Today, I headed out to the Templeman library on the University of Kent campus. My aim? To browse the theatre section and hope some books would jump out at me, to help with our devising process. One particular book did, Body, Space, Image by Miranda Tufnell and Chris Crickmay. I want to briefly share a couple of my findings. I will try to explain my thoughts as best I can...bear with me!
"Our bodies are the reflections of our lives: sitting, walking, standing, we absorb the impact of each day. Each thought and sensation makes changes in the body".
This rings very true when it actually comes to puppeteering Ted. There are three stages we wish to achieve: a healthy Ted, MND at a mild/moderate form and MND completely taking over his body. The MND has the biggest impact on his body each day and this in turn creates inward feelings and thoughts of frustration, anger and even humour. These feelings therefore, also have an impact on his body, so what the audience are seeing is the physical impact affecting his emotions/thoughts and those emotions/thoughts impacting his body. This is something to keep in mind within the rehearsal process.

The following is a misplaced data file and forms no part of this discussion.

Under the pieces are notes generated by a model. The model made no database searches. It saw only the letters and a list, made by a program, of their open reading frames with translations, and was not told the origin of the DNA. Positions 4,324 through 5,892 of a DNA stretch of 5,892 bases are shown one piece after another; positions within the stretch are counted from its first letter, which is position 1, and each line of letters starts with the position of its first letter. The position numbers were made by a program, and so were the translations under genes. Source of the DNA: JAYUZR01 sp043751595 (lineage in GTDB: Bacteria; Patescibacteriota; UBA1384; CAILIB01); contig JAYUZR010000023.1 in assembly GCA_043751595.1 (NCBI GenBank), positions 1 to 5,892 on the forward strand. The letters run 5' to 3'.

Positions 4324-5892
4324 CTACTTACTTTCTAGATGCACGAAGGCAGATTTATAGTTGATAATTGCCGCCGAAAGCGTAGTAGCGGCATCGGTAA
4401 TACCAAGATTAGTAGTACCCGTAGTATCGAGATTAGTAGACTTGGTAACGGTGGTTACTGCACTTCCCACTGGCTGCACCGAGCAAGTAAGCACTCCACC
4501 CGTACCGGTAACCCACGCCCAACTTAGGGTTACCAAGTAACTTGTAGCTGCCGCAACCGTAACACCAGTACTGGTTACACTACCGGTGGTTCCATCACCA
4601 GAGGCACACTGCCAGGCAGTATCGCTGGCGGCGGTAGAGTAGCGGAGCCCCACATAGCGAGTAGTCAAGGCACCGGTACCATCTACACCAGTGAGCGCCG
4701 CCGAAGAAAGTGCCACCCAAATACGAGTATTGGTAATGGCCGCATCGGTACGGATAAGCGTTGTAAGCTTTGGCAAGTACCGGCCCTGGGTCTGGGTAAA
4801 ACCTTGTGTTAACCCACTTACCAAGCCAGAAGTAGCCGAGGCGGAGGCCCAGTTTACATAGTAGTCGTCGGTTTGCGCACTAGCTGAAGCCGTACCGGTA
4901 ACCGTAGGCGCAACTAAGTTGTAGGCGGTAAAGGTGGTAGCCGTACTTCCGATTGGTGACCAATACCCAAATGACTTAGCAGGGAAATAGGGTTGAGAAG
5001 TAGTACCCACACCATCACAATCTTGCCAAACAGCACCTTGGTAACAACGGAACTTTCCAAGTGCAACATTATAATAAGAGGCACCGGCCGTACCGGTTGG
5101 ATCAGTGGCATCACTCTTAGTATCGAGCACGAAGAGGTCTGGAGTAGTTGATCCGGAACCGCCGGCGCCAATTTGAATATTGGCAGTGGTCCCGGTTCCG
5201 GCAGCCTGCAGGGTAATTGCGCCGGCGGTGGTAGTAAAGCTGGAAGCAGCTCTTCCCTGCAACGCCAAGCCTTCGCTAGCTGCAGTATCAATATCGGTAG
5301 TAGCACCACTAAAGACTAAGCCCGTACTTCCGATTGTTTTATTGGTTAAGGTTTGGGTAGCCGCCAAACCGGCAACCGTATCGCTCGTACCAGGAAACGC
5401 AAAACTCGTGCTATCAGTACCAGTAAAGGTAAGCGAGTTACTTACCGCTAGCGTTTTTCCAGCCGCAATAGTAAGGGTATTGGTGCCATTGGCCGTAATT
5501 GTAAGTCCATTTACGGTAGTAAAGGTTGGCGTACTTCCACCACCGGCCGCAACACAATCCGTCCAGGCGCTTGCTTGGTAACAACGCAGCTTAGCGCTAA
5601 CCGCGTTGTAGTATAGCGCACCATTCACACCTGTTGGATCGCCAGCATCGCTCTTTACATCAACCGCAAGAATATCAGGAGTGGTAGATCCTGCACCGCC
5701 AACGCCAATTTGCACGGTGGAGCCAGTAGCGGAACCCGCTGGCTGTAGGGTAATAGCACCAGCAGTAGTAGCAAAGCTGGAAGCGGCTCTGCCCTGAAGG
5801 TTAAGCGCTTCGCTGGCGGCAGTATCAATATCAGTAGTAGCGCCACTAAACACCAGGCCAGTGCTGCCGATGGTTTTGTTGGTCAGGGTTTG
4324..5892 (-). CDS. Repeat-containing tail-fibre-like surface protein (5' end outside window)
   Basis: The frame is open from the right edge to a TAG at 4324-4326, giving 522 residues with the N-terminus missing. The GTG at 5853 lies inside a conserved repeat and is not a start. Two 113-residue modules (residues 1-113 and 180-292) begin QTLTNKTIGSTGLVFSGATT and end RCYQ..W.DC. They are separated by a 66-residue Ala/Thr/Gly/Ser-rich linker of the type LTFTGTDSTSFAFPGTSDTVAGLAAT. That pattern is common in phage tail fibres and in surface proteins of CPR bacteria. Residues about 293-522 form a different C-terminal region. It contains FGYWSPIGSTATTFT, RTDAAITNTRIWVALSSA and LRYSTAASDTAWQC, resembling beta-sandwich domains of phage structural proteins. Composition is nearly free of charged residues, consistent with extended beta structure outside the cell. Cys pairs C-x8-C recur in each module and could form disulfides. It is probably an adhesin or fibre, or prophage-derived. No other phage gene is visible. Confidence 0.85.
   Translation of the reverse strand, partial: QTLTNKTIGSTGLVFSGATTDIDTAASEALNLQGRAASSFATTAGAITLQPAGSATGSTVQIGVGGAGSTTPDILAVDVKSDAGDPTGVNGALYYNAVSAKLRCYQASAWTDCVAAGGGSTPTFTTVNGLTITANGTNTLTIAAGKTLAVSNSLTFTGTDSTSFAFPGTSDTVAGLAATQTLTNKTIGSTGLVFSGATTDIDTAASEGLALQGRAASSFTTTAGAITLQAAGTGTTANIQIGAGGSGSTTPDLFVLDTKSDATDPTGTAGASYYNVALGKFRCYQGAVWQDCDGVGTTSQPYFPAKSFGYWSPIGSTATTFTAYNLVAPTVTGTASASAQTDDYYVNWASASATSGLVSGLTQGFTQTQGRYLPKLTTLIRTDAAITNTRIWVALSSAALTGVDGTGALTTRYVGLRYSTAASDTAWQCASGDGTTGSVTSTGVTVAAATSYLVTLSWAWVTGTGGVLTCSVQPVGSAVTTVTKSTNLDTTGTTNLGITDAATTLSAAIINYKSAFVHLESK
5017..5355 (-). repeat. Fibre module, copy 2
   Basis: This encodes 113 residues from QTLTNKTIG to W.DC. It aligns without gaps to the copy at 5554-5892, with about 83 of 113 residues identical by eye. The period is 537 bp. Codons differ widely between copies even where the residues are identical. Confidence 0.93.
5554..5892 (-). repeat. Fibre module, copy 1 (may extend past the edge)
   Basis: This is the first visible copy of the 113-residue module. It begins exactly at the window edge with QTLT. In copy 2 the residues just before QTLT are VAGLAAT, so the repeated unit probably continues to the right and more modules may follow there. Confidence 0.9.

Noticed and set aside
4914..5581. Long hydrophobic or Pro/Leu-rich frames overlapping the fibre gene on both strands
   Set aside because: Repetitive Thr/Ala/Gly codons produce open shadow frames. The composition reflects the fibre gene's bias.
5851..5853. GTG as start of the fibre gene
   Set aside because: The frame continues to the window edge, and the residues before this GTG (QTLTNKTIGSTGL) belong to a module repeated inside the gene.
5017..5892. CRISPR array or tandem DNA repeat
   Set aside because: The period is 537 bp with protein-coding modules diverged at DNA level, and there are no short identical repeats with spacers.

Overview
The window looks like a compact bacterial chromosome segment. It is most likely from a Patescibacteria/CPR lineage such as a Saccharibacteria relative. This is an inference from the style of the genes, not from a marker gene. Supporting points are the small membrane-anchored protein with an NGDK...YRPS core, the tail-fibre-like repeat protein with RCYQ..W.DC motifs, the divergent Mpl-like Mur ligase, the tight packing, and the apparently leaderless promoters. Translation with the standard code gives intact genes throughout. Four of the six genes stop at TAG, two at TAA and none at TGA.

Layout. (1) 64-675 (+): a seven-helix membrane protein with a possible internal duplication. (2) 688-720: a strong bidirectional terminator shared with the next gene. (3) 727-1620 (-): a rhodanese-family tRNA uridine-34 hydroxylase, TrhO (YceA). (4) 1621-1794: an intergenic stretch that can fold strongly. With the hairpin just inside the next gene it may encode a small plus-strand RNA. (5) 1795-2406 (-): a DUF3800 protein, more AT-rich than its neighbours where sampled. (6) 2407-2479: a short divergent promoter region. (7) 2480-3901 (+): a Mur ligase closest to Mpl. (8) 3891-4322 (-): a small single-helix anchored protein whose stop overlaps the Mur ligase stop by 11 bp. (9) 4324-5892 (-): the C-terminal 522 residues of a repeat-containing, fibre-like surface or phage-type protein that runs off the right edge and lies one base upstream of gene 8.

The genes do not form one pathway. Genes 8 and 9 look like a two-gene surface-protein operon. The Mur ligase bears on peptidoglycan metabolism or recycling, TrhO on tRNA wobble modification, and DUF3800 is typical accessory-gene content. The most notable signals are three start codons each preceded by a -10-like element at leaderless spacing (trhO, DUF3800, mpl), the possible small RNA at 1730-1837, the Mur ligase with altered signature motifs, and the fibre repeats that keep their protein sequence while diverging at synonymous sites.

"The body, how it moves and dreams, becomes a route to the imagination".
This backs our idea that when the body physically begins to decline, the mind expands, creating a wonderful imagination in Ted. A crazy example of this would be the puppet, unable to moves his arms to reach for a glass of water, would imagine tiny toy soldiers flying in on parachutes and all working together to lift his arm, extend it, wrap his hand around the glass and take it to his mouth to drink. So, the physical everyday tasks that become harder and harder to do trigger an imaginative story that is delivered to our audience.
"The head directs. The torso is the power house. The arms act upon the world. The legs move the body around"
To demonstrate the decline of the physical in our puppet Ted, we need to act upon these things now, the head directing etc. The more competent we are as puppeteers, the more dramatic and impressive the degeneration should be. This has led me into writing exercises for tomorrows rehearsal. Looking forward to the outcome!